RALEIGH, N.C. (WGHP) – A couple of bills working their way through the North Carolina General Assembly go right to the heart of a report released Monday about steps that would improve child safety in the state – only maybe not in the ways advocates would hope.
The annual report to the governor and General Assembly by that Child Fatality Task Force cites some alarming data about deaths among children ages 0 through 17 and offers 11 steps that lawmakers could take to improve those outcomes.
Among them were these two key points being debated and legislated during the current long session: expanding Medicaid to provide health care to more children and their families and finding ways to keep children safe from guns.
The House has passed its most recent version of Medicaid expansion, which conflicts with a bill the Senate passed last summer – and the House ignored – and likely won’t get a warm reconsideration in the Senate this session. There will be more discussion coming in both chambers.
But bills passed separately last week by the House and Senate make handguns more easily available in both cases, and one of them – the Senate’s version – contains language to address the “safe storage of firearms,” albeit to a limited extent.
Guns, the task force found, crossed that nexus between homicide and suicide, which has increased by its highest rate in two decades. In 2021 data compiled by the Centers for Disease Control and Prevention showed that North Carolina had the nation’s 12th-highest death rate, the report noted.
The report said that firearm death rates for children ages 0 to 17 increased 120.8% from 2019 through 2021 and by 231.3% from 2012 through 2021. “Firearms were the lethal means used in more than 70% of the 2021 suicides and homicides; especially among ages 15 – 17 (83%),” the report said.
And that was the No. 1 recommendation in this report, which cited 600 child firearm deaths in the state between 2012 and 2021. Democrats who debated against the passage of both bills cited the prolific number of deaths of children from firearms.
“Gun violence is the leading cause of death of children and teens, an alarming fact,” state Rep. Pricey Harrison (D-Greensboro) said in arguing against the House’s bill.
In the forward to their 34-page document, task force cochairs Karen McLeod, Jill Cox and Kella Hatcher wrote this:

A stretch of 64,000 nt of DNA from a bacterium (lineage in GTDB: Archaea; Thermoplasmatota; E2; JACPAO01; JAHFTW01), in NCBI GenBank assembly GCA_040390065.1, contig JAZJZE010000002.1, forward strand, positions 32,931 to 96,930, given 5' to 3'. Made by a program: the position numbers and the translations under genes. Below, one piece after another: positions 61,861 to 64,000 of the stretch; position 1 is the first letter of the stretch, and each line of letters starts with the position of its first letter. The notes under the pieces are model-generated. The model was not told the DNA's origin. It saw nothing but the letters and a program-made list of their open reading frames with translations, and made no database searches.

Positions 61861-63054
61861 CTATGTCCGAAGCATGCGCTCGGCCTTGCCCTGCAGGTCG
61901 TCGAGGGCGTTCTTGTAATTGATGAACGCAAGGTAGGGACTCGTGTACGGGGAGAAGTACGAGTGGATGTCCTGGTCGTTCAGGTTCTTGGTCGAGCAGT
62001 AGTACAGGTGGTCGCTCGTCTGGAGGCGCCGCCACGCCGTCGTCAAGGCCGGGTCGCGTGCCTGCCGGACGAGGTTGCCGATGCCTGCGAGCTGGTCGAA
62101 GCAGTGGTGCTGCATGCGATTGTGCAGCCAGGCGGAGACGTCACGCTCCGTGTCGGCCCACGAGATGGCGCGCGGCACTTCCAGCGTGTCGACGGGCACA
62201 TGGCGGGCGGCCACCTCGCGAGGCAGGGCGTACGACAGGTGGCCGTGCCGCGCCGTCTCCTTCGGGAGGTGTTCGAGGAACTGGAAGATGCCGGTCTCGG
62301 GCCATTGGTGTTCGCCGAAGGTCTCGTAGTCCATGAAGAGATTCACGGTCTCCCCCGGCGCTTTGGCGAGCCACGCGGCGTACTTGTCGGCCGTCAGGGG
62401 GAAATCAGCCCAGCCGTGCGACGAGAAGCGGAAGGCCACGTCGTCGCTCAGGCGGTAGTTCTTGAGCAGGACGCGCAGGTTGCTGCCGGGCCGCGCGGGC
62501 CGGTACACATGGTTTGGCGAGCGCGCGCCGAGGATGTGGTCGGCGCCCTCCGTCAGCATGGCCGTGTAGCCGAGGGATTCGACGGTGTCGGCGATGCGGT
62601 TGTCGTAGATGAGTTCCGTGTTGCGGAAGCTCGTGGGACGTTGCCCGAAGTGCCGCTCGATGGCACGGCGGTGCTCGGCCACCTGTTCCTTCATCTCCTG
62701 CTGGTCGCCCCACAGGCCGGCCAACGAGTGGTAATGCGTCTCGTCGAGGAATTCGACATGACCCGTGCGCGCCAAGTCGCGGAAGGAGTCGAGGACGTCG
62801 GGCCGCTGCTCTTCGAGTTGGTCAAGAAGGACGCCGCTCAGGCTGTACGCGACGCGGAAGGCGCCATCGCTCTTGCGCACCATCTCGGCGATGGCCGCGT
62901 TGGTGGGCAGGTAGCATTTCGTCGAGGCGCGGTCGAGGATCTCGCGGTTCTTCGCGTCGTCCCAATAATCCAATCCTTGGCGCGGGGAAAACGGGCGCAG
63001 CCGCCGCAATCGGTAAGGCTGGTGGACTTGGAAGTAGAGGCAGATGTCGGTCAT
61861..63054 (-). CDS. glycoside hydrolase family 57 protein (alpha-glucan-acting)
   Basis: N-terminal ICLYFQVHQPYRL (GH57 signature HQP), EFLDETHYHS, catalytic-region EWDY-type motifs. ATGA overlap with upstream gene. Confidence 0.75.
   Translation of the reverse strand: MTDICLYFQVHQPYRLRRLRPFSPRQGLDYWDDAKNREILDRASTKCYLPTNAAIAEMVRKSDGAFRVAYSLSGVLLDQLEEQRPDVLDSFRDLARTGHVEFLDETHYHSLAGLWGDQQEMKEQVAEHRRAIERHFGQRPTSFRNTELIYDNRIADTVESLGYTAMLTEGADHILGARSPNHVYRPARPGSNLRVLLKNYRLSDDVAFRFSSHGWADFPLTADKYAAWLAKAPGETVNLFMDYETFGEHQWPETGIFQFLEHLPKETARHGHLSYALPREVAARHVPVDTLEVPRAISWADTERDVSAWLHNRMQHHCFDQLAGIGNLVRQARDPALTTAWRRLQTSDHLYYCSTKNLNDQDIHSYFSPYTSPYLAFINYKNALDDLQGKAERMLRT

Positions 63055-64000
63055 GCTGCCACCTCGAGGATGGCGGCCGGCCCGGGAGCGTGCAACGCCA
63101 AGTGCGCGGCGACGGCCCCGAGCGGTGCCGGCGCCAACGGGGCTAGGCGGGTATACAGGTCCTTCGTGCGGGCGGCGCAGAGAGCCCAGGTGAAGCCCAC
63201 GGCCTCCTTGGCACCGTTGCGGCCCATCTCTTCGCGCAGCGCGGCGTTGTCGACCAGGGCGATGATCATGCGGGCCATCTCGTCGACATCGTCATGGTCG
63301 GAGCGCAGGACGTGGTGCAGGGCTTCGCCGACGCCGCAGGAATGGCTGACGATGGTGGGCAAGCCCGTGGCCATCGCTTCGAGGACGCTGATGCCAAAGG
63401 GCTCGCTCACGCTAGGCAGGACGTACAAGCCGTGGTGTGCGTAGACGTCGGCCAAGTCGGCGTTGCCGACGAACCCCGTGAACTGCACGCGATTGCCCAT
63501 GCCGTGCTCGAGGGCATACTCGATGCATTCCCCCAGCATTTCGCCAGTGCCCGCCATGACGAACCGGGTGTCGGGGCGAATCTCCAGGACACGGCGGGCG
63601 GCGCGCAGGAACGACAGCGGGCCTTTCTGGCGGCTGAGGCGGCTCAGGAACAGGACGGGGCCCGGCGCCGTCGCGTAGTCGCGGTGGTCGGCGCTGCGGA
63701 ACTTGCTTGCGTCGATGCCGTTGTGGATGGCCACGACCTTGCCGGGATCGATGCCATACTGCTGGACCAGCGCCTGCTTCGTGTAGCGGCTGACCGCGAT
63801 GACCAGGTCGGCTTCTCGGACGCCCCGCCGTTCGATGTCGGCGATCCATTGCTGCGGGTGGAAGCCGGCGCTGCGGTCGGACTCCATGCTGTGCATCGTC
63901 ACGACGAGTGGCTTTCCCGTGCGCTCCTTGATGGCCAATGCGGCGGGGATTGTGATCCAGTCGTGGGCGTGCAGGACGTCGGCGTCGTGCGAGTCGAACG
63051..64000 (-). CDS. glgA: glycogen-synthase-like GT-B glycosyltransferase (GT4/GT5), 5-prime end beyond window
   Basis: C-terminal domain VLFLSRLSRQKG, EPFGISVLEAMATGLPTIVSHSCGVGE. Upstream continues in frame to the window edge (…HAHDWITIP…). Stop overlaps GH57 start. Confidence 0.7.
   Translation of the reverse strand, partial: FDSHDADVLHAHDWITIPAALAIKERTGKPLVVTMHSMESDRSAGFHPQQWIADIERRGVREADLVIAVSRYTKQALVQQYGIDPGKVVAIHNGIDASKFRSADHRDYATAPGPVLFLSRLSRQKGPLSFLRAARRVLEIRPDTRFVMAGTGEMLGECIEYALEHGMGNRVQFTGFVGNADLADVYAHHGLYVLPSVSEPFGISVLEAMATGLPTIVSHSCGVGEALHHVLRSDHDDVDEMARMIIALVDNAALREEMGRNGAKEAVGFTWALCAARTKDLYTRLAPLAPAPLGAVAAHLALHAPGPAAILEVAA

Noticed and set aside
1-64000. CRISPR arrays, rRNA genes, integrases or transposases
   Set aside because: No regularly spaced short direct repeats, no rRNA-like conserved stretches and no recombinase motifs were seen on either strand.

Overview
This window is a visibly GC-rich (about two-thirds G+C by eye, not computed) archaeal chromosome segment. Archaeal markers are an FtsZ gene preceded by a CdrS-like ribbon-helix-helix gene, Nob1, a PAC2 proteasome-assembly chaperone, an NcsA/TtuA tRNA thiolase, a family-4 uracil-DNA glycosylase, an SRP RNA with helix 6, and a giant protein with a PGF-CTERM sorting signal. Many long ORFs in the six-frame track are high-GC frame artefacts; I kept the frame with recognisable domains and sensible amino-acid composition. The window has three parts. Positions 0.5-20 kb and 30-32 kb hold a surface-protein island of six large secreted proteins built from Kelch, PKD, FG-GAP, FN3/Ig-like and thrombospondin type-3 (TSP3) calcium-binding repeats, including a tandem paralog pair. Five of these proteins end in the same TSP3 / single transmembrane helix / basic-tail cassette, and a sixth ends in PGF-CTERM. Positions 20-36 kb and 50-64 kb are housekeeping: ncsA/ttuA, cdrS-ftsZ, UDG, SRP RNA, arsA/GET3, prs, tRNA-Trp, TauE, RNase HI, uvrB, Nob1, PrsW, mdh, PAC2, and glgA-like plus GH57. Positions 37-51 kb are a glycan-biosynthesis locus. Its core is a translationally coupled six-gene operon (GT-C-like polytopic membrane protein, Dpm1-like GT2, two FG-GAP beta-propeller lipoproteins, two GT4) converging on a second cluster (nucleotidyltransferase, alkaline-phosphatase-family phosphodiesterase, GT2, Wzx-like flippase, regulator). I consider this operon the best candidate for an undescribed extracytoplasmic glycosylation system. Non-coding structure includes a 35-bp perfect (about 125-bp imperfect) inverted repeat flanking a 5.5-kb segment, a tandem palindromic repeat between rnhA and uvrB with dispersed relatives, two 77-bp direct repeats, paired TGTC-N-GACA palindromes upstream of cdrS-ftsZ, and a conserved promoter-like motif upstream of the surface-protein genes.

“This year’s report shares disturbing data about a significant increase in firearm deaths and injuries to children and a crisis in youth mental health with increased rates of suicide and self-harm.”
About Medicaid funding
The recommendation for Medicaid expansion – which almost all legislators support but some oppose because of the attached actions, such as certificates of need and the licensed reach of nurse practitioners – looks at birth issues.
The report that the state’s infant mortality rate is among the nation’s 15% highest rates, and that it is 2.5 times greater among Black infants, which is attributed to levels of available health care. More Medicaid dollars can help that.
“For obstetrical care providers treating Medicaid patients, the reimbursement rate in NC pays only 59.4% of the Medicare rate; increasing this rate would attract more maternal care providers to take Medicaid patients, especially in rural areas where providers are lacking,” the report said.
Neither Harrison nor state Rep. Jon Hardister (R-Whitsett), the House majority whip, said they had had time to review the report and couldn’t comment for now.
State Sen. Michael Garrett (D-Greensboro) had seen the report and said it was an indication that leaders in the General Assembly should be focusing on what helps children with “meaningful and immediate action.
“Instead of waging culture wars on the back of our kids and making it easier for guns to fall on the wrong hands, we should be coming together to help our kids, their families, and our communities,” Garrett wrote in a text message to WGHP. “The horrifying increase in firearm death rates in children needs to be addressed.”
The report, which was delayed from last fall while data were being compiled, recommends actions legislators should consider this term as they are developing and passing the state’s biennial budget. These steps address the headliner issues noted but also support more availability for mental health care, more toxicology testing and even mandatory lifeguard for day camps. The complete list of recommendations:
- Launch a statewide firearm safe storage education and awareness initiative.
- Recurring funds to increase numbers of school nurses, social workers, counselors and psychologists.
- Implement a statewide electronic school health data system.